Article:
As I was waiting for breakfast this morning, I stood by the gate in our front yard looking out over the street as I often do. The street is always busy with people going to and fro, but this morning was different because about 40 students were lined up outside the school across the street.
I asked Joel (one of the Haitians living in our house) what was going on, and he explained that they hadn’t paid all of their tuition so the school wasn’t letting them enter.
As we were talking, James (another one of the young men living in our house) walked up and smiled. “Oh yeah, I remember that line,” he said in English.
Sadly, this experience is all too common for young Haitians. Since 85% of schools in Haiti are private, families must pay to send their kids to school and many of them simply can’t afford the tuition. The schools know this, so they often extend grace to students throughout the year, permitting them to attend classes even if they’re behind on tuition payments. However, at the end of each year students must take a final exam in order to advance to the next grade, and if they can’t pay their tuition they won’t be permitted to take their final.
Imagine how discouraging it would be if you worked hard all year to keep up your grades only to fail, not for a lack of effort, but for a lack of means.
The school was turning kids away today because it’s almost time for final exams. They’re not just doing this just to be mean. They’re hoping that their parents will scrape together the money to pay, but at the end of the day the schools need money to operate, so if the parents can’t pay they’ll have to turn the students away.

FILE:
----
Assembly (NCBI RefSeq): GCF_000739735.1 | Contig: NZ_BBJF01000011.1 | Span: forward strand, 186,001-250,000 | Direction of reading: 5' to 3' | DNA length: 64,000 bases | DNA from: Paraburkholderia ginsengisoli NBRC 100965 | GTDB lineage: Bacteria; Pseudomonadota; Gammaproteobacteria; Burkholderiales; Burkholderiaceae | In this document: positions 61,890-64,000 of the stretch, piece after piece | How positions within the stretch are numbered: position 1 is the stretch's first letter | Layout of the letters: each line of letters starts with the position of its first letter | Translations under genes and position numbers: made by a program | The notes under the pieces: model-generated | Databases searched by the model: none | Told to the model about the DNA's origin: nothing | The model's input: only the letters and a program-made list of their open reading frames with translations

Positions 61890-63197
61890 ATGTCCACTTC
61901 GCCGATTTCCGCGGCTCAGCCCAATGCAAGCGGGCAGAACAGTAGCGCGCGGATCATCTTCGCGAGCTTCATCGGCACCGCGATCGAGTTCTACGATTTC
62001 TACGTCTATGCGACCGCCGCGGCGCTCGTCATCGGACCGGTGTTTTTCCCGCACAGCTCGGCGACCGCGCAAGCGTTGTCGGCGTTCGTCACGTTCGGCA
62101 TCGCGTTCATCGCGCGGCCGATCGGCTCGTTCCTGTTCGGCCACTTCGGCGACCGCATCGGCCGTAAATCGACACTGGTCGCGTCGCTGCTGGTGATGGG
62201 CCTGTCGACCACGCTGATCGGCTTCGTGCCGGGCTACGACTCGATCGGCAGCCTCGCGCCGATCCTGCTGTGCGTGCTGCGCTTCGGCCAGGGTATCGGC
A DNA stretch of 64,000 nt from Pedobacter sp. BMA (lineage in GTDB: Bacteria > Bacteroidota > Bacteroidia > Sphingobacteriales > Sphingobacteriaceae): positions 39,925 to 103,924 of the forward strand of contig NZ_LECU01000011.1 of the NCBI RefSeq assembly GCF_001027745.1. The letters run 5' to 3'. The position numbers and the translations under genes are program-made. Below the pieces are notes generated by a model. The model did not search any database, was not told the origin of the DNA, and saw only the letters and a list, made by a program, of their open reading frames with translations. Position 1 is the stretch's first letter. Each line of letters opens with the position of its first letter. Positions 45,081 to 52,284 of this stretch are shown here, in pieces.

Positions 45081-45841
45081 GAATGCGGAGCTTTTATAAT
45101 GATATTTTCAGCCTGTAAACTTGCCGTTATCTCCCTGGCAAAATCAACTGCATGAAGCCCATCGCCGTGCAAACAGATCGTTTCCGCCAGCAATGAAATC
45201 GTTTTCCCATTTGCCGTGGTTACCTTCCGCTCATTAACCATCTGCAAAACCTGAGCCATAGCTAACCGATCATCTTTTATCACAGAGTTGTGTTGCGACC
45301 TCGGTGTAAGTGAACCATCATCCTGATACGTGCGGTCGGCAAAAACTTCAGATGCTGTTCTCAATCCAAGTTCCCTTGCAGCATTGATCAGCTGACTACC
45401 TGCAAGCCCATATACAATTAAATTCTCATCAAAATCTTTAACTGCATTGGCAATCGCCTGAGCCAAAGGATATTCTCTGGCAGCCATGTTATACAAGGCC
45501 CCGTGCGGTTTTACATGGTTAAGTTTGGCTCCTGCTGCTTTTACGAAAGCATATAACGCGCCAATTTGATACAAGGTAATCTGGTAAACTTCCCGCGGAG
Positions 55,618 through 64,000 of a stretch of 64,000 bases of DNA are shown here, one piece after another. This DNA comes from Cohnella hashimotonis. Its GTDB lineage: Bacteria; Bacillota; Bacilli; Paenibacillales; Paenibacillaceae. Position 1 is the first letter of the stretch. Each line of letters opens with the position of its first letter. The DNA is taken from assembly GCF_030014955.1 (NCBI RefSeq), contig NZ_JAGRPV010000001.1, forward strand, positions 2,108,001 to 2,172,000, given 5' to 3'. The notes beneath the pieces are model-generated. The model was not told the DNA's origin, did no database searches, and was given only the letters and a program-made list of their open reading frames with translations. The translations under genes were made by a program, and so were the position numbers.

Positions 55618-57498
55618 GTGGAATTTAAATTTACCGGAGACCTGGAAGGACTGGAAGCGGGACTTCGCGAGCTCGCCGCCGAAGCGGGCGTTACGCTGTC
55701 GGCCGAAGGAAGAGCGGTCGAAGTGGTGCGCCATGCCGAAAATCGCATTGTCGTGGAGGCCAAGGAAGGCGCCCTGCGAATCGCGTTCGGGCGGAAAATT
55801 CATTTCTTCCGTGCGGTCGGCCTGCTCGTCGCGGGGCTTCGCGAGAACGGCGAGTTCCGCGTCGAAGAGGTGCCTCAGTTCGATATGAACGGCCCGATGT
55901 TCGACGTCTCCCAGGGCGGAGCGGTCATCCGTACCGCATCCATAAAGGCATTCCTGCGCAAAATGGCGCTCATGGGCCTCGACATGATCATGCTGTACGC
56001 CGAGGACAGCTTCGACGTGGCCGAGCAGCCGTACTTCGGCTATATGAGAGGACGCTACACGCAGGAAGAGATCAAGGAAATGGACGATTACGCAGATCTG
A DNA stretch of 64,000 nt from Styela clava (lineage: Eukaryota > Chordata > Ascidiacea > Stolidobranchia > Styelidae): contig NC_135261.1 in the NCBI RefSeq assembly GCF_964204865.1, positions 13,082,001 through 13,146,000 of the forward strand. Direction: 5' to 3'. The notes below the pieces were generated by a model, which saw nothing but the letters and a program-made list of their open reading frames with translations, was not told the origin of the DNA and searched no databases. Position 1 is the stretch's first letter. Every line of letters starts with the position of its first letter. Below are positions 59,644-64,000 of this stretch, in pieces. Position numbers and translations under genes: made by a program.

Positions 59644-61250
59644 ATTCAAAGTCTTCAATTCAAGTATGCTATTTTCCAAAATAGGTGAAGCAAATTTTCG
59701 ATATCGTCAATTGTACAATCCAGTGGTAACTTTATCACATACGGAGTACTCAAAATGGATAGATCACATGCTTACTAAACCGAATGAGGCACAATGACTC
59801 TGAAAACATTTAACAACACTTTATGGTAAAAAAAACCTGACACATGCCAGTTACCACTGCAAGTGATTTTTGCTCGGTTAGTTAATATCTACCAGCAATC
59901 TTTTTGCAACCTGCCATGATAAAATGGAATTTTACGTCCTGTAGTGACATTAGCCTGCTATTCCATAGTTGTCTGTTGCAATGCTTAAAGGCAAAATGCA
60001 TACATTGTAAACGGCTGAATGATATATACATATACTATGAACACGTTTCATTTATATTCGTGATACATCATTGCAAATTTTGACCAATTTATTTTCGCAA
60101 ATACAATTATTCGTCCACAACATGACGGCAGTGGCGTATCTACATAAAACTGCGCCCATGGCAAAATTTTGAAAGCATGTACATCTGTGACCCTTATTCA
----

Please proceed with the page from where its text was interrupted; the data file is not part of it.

The students waited on the street for well over an hour. Some of the older students had different uniforms from the others, and I learned that this is because they are in their final year of high school. Eventually the students began to leave in groups until only the seniors remained. They’re so close to graduating, but they may still come up short. Finally, even the seniors slowly turned and walked away, dejected and perhaps embarrassed. I tried to imagine how my teenage self would’ve felt in their position … angry, discouraged, helpless?
In that moment there was nothing I could do. I can’t afford to pay for 40 students to go to school, but that’s why we started our education program in Haiti. Individually we can only do so much, but if each of us gives what we can, we can help some of these young people standing in the “line of shame” to get off the street and back into the classroom.